I’m still pregnant. I have a little over 3 months left, yay, but so far I’m feeling fine. We learned a while back that it’s going to be a boy, news which threw my daughter into a tizzy and it took her a few days and trying to steal the ultrasound pictures to come to terms with. Alpha was happy. Originally he wanted another sister, but after we had some friends over who have 4 boys and a girl, he changed his tune and told me how much fun it they must have all the time with so many brothers. So that’s clearly his goal: MOAR FRIENDS!!!
Beta has accepted things since then and enjoys cuddling with the baby (my belly) and keeps telling me what the baby likes or what the baby wants to do.

She is really into the baby. We’ll see if she’s as into when it’s born.

As far as the baby is concerned, he’s doing really well. He’s very active and enjoys kicking me all over. Everything came up normal on the ultrasounds, aside from the fact he refused to turn so the tech could get one specific measurement on the heart. Stubborn, I guess, or overly comfortable.

Things are definitely getting more difficult as things progress. Now once I hit 11,000 steps in a day I can tell without looking because my belly starts to ache and complain. Going to the gym is no longer enjoyable because I”m not increasing the weights I lift. To the contrary, I’m decreasing them in many cases. But I’m trying to keep going and usually make it there 2 times a week. Things keep getting in the way and I ended up taking two weeks off due to a horrible cold. I’m pretty sure it turned into bronchitis after a while because I ended up with a cough I couldn’t shake. Thank goodness for my asthma medication.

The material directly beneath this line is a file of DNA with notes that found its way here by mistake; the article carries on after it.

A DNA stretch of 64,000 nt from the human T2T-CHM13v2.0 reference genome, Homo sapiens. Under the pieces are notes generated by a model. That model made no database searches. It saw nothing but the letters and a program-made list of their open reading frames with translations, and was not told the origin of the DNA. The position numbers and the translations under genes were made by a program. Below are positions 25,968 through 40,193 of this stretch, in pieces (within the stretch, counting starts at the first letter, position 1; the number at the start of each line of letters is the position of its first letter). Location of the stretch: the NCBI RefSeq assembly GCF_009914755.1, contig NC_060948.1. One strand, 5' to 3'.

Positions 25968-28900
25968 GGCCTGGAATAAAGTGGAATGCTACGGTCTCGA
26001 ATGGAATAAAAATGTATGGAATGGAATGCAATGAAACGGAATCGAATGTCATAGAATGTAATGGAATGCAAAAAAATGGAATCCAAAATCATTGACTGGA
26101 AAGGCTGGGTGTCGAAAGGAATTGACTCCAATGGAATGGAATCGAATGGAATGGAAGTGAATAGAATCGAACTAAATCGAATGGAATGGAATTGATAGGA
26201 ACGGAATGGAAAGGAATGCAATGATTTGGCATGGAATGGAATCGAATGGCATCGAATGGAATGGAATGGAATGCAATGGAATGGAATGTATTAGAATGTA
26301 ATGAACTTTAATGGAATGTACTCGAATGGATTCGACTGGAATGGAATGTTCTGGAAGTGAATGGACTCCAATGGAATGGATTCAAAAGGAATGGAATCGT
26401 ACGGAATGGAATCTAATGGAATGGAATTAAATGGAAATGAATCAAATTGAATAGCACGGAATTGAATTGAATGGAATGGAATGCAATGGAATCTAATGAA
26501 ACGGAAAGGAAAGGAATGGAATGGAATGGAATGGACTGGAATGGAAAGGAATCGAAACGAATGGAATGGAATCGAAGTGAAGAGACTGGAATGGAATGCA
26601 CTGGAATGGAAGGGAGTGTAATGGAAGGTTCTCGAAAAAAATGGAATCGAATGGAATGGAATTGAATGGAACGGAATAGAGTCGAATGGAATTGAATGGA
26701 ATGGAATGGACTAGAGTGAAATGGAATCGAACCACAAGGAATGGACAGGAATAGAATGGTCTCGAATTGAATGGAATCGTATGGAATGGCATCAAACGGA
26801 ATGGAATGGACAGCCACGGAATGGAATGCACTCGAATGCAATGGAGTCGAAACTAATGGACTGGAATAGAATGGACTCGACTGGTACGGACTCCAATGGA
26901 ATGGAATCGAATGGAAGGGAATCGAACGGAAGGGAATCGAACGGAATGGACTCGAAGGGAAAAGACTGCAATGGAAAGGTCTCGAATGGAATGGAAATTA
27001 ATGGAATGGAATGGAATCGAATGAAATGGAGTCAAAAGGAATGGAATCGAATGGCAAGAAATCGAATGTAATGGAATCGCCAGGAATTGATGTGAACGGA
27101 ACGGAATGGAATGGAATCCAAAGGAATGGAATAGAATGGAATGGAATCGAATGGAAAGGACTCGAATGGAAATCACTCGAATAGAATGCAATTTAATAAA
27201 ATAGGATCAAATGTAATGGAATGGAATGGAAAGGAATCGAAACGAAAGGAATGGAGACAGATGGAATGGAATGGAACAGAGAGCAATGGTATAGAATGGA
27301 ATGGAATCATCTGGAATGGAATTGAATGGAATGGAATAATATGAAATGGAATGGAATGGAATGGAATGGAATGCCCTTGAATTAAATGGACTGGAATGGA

Weight gain front: I’m doing well. From my lowest weight in the pregnancy, I’ve gained 10 lbs. From my starting weight, 6. This is fantastic and I’m quite happy about it. I hope I don’t go too crazy in the last 3 months and ruin it all since my goal is not to gain more than 20 lbs. so that I lose the weight I gained pretty immediately after giving birth.

Annoyingly, I keep running into the the notion that since I’m pregnant, I shouldn’t be doing anything. One of my friends is the worst offender and hanging out with her gives me a huge headache because of it. She spends her time urging me to eat up because I’m pregnant, asking me if I need to rest or sit down and offering to pick up my daughter for me because, hey, pregnant people shouldn’t be doing heavy lifting, right? Gaaah. She’s probably just trying to be nice, but she should know by now that my daughter is one of the lighter things I lift. When I told her how I was trying to pull the creeping ground ivy out my yard because it’s taking over, she called me a crazy pregnant lady because obviously I shouldn’t be doing that. It drives me nuts. When my belly aches, I take it as a sign to sit down and rest because physical discomfort is generally a sign of needing to take a break, pregnant or not. But I don’t view pregnancy as a 9 month break from real life, especially not with two older kids running around.

In some ways, I’ve grown positively manic. I feel like I have a long list in my head of Things We Need to Get Done Before the Baby is Born…and I started this list when I was about 3 months pregnant. But this time I know the baby is going to be born in winter. I know that it’s important to get shit done outside so that when spring comes, things are ready and we don’t have to be stressed. I know it’s important to get our kitchen done and to have things  organized and ready so I’m not all stressed trying to figure out where things are.

The fact that we’re homeschooling makes me feel this pressure anymore. I’ve got to keep the balls in the air as best as I can and prepare as much in advance so the transition goes as smoothly as possible.

Fingers crossed, anyway.

Ready, Set…